Unfortunately, the big fanfiction websites won’t let you post a Patreon link in your bio, because it could raise legal issues for them to make it obvious that people are finding a way to make money with their fanfic. It’s still legal, but they don’t want to push it, as some authors just don’t like fanfic. Instead, you’ll have to direct people to your website or another social media platform that prominently displays your Patreon.
You can also showcase your Patreon on your Tumblr or other social media accounts when you post new chapters. Fans who follow you for updates will stumble upon your Patreon that way, allowing them to subscribe to you.
Sell it as original fiction
Some writers change enough elements of their fanfic to make it difficult or impossible to tell that it started out as a fan work. The most infamous example is Fifty Shades of Grey. It was based off of a Twilight fanfiction, and it’s pretty obvious. Each character has an exact parallel to the original books, which is a dead giveaway.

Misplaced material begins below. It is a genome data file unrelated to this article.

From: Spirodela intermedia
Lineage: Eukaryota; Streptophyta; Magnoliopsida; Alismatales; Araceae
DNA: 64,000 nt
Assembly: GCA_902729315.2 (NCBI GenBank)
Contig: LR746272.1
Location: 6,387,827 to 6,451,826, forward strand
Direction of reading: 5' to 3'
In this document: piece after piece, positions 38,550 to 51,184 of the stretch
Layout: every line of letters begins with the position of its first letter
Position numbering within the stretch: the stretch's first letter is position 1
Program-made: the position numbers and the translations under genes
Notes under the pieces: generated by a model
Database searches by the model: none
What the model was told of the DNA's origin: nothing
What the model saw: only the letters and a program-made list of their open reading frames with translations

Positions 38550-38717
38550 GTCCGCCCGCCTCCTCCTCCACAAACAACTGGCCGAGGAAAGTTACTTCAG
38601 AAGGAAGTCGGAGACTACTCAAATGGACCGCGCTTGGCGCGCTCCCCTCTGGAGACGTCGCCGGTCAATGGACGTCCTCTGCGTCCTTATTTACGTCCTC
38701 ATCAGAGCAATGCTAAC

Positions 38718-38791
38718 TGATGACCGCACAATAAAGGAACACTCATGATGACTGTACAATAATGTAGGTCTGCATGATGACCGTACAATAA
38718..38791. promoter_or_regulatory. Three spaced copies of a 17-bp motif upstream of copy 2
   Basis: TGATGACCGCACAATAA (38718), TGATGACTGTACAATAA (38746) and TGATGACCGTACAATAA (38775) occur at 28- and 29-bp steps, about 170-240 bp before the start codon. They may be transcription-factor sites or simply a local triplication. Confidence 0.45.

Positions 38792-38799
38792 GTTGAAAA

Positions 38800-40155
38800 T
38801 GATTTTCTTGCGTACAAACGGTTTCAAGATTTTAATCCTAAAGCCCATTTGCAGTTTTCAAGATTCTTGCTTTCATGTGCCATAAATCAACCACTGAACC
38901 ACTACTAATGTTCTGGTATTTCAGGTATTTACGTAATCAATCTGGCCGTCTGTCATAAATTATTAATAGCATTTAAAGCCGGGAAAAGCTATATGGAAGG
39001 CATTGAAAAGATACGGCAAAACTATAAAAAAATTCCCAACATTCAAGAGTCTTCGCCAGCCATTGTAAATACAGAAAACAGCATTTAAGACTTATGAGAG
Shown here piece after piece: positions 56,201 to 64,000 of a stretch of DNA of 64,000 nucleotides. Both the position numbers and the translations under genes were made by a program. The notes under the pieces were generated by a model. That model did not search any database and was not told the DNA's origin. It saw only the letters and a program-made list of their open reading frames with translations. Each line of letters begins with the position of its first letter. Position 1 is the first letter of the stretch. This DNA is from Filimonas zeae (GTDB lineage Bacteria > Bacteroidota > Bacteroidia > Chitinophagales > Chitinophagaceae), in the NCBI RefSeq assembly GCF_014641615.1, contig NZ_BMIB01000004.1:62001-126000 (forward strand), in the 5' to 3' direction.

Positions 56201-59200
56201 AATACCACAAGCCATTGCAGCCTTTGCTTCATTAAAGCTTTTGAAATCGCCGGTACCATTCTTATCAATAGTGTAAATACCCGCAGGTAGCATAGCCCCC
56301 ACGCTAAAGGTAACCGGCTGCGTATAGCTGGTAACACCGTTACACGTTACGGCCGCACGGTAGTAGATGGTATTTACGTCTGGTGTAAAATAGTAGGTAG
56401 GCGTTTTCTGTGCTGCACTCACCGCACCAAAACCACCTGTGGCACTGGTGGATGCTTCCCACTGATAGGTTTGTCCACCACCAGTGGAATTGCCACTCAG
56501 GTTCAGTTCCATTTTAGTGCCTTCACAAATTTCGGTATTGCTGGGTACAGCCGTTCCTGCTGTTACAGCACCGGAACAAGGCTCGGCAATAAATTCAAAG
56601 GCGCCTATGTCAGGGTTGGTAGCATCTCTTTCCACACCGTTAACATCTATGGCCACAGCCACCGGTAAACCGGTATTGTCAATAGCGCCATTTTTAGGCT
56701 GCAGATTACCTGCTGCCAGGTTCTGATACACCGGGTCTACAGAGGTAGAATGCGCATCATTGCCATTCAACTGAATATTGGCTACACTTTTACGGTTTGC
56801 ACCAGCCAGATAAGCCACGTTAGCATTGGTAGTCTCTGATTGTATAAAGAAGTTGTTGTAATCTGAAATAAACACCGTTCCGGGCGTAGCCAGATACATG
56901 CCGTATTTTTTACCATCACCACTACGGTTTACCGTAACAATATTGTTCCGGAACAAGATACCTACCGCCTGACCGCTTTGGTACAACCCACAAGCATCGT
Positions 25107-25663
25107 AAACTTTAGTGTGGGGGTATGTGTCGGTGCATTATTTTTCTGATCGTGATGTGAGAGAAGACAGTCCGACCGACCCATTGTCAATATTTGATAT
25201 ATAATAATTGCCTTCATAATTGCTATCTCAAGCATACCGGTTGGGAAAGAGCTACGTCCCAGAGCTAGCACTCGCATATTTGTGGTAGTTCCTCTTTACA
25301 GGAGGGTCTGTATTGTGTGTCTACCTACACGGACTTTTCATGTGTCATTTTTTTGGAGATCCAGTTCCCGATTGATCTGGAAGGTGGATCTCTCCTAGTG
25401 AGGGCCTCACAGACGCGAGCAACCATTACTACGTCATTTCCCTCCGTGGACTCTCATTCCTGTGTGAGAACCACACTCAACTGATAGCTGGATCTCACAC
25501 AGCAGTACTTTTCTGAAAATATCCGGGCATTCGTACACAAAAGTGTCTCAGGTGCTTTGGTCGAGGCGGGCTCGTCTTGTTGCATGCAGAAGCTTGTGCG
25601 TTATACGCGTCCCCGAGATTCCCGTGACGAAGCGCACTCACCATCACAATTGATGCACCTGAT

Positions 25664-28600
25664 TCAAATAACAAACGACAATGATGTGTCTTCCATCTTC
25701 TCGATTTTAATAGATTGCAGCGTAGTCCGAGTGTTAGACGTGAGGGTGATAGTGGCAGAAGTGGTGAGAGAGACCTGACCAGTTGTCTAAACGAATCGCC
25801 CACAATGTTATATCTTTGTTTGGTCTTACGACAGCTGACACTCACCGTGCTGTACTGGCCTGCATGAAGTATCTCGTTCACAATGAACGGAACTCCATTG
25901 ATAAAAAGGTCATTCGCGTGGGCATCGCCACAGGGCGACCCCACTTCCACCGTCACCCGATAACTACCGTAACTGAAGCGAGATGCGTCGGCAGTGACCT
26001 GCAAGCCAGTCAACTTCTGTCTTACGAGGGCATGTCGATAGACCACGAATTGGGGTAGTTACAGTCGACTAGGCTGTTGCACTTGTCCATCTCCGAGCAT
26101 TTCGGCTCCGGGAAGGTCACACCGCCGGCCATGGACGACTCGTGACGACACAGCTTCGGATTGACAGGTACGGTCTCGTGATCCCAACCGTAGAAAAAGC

It’s possible to do this in a less obvious way so that people won’t know your book was based on fanfic. It often requires a substantial rewrite, but if you like the story enough and you think people would buy it, it’s worth trying.
However, it can also be difficult for some fanfics to become normal books, depending on the fandom you’re writing in. For example, a Harry Potter fic probably won’t make sense in the real world, and a superhero in the Marvel universe won’t pass as a normal guy.
If you haven’t written the fanfiction yet, one of the best ways to make a rewrite less obvious is to write an alternate universe fic. An AU fic can bring characters from any fandom to an alternate space and time. For example, if you take your Sam/Dean Supernatural fanfic and set it in World War I while they’re both soldiers without powers, you might have an easier time converting it into a commercial book.